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It’s hard to imagine a 53-year-old plane could outperform Lockheed Martin’s costly new F-35 fighter-bomber, but those behind a new CF-105 say their jet would pack a 21st-century punch.
Mr. MacKenzie said the proposal he’s put before the Harper government is for a made-in-Canada plane that could fly twice as fast as the F-35 and up to 20,000 feet higher. It would feature an updated Mark III engine and its range would be two to three times that of the F-35.
The former soldier, an unpaid supporter of the project, has run the pitch by Defence Minister Peter MacKay, senior defence officials as well as the Prime Minister’s Office and Julian Fantino when he was associate defence minister in charge of procurement.
In the post-Second World War period, the Soviet Union began developing a capable fleet of long-range bombers with the ability to deliver nuclear weapons across North America and Europe. The main threat was principally from high-speed, high-altitude bombing runs launched from the Soviet Union traveling over the Arctic against military bases, built-up and industrial centres in Canada and the United States. To counter this threat, Western countries strenuously engaged in the development of interceptors that could engage and destroy these bombers before they reached their targets
Originally posted by SLAYER69
Correct me if I'm wrong here but weren't most Western jets of the "Delta wing - Century" series very fast with high altitude capabilities meant to engage Russian bombers as far out over the North pole as fast as possible hence their higher altitude capabilities and higher speeds?
Also, was it ever in production and have Vertical take off and landing capability?
At MacKenzie's insistence, National Defence looked at the plan.
But it was firmly rejected when Julian Fantino, at the time the minister in charge of the fighter jet replacement program, wrote back to say the proposal "does not satisfactorily address these mandatory requirements."
One of those requirements, mentioned three times in the June 29 letter to MacKenzie, is stealth capabilities -- a quality the F-35 is purported to have, but that many experts have questioned.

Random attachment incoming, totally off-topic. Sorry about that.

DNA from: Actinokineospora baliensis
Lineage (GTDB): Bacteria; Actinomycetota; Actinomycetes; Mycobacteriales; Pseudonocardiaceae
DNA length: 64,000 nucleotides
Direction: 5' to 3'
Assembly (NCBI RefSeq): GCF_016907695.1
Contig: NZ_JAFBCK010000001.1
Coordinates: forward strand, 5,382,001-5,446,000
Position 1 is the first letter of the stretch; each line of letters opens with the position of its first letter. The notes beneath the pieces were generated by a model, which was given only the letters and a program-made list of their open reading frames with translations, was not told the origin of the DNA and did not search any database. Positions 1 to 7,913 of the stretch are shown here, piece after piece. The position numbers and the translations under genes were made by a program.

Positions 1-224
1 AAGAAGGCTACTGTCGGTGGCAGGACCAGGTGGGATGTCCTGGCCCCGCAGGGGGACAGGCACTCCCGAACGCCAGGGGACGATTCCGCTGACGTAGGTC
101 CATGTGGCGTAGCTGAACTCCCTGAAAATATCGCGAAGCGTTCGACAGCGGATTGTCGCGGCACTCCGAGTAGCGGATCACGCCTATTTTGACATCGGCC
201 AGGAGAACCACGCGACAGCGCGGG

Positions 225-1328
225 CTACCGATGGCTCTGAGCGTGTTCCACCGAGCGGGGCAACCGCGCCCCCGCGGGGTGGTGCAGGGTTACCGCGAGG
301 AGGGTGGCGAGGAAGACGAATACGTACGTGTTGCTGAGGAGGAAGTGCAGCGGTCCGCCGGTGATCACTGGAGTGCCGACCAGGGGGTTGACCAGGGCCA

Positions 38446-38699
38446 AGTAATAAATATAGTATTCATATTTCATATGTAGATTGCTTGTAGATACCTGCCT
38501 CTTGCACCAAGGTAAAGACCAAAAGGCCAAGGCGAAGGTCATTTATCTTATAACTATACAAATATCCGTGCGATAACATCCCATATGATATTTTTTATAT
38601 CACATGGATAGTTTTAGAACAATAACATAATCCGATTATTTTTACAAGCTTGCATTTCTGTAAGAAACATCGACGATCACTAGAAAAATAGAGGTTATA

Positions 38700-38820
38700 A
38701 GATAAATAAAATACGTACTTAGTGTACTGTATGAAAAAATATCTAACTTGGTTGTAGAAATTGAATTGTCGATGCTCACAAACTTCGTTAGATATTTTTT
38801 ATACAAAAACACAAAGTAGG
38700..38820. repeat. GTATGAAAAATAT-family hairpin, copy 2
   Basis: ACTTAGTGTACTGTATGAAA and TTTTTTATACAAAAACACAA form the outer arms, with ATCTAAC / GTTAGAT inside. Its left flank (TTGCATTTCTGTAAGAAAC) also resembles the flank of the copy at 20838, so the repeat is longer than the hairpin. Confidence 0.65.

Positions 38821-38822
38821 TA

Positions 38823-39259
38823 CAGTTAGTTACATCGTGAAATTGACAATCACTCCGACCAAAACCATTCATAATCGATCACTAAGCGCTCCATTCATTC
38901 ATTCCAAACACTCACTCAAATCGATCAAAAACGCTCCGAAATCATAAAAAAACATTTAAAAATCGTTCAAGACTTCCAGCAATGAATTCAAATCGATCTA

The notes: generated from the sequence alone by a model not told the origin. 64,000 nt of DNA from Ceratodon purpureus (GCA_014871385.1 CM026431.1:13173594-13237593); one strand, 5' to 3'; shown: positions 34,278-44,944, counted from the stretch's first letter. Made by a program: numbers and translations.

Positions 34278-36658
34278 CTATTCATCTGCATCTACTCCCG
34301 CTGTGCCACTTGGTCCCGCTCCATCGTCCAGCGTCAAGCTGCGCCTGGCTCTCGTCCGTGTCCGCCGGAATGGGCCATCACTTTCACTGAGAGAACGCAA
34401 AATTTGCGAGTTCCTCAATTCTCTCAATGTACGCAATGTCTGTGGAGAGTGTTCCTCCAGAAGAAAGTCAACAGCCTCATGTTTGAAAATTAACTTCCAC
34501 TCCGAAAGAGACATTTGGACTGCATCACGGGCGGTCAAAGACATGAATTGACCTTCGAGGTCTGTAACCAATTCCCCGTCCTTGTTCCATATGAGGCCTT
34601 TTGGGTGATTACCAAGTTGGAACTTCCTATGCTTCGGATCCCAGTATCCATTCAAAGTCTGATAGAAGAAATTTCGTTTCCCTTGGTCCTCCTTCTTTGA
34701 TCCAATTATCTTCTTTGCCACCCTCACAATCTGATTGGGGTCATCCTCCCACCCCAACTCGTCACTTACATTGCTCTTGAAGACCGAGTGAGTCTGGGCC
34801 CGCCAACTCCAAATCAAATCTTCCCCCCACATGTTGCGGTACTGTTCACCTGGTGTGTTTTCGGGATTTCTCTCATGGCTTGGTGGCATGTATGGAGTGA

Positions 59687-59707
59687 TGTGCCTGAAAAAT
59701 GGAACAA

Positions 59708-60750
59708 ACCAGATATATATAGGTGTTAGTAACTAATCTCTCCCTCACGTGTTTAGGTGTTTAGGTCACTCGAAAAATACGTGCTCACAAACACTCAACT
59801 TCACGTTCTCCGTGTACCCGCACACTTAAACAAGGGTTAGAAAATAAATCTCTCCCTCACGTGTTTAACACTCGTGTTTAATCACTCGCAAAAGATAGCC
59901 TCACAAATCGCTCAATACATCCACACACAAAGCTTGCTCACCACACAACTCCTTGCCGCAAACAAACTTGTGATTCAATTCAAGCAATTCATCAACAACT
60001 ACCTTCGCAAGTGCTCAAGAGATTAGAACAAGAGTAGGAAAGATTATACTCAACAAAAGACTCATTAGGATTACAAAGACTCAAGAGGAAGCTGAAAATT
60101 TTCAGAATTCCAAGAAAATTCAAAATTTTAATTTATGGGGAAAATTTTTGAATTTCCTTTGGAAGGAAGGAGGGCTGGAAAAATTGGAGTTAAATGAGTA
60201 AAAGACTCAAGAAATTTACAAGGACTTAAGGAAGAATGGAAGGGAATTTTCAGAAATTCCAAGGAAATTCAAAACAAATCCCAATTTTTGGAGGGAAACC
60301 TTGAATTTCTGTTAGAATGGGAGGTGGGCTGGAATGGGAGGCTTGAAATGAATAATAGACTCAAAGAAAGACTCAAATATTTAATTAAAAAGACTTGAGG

During an NDP-led roundtable on the F-35 procurement process last month, Winslow Wheeler, a U.S. national security expert and former defence analyst in Washington, said the stealth capabilities of the F-35 are limited.
"The hoopla is stealth," he said. "But what stealth really means is that against some radars, at some angles, you are detectable at shorter ranges. And what that means, is that against some radars, at some angels, you are detectable at any range as soon as you come over the radar horizon."
Read it on Global News: Global News | Feds reject bid to revive Avro Arrow
Originally posted by allenidaho
With newer, stronger engines and updated avionics, I think there are several retired aircraft out there that could easily outperform the F-35. Let's look at the Lightning's stats:
F-35 Lightning II
- Max Takeoff Weight: 70,000 lbs
- Max Speed: 1,200 mph (Mach 1.67)
- Service Ceiling: 60,000 ft (Theoretically. It's only been tested to 43,000 ft)
- Rate of Climb: Unknown
- (1) 20mm cannon w/ 180 rounds
- (6) external hardpoints
- (2) internal bays w/ 2 pylons each
Now let's look at some of the decommissioned competitors:
F-4 Phantom II
- Max Takeoff Weight: 61,795 lbs
- Max Speed: 1,472 mph (Mach 2.23)
- Service Ceiling: 60,000 ft
- Rate of Climb: 41,300 ft/min
- (9) external hardpoints
A slightly lower maximum weight, but capable of faster speeds and with a fully tested service ceiling. And no stealth capability.
- Max Takeoff Weight: 74,350 lbs
- Max Speed: 1,544 mph (Mach 2.34)
- Service Ceiling: 50,000 ft
- Rate of Climb: 45,000 ft/min
- (1) 20mm cannon w/ 675 rounds
- (10) external hardpoints
A higher takeoff weight, higher max speed. But lower service ceiling and no stealth capability.
- Max Takeoff Weight: 100,000 lbs
- Max Speed: 1,650 mph (Mach 2.5)
- Service Ceiling: 66,000 ft
- Climb Rate: 25,890 ft/min
- (1) internal bay w/ 2 pylons
- (8) external hardpoints
The F-111 outperforms the F-35 in every way except for stealth capability and maneuverability.
Originally posted by masqua
reply to post by luciddream
I agree with you.
You forgot to mention the stream of aero-engineering experts who, directly as a result of Dief's decision, headed to Florida and NASA to enjoy the surge of interest in the space program. Whether that was intended or not is something to consider.
It would be interesting to look at which Canadian was responsible for what breakthroughs.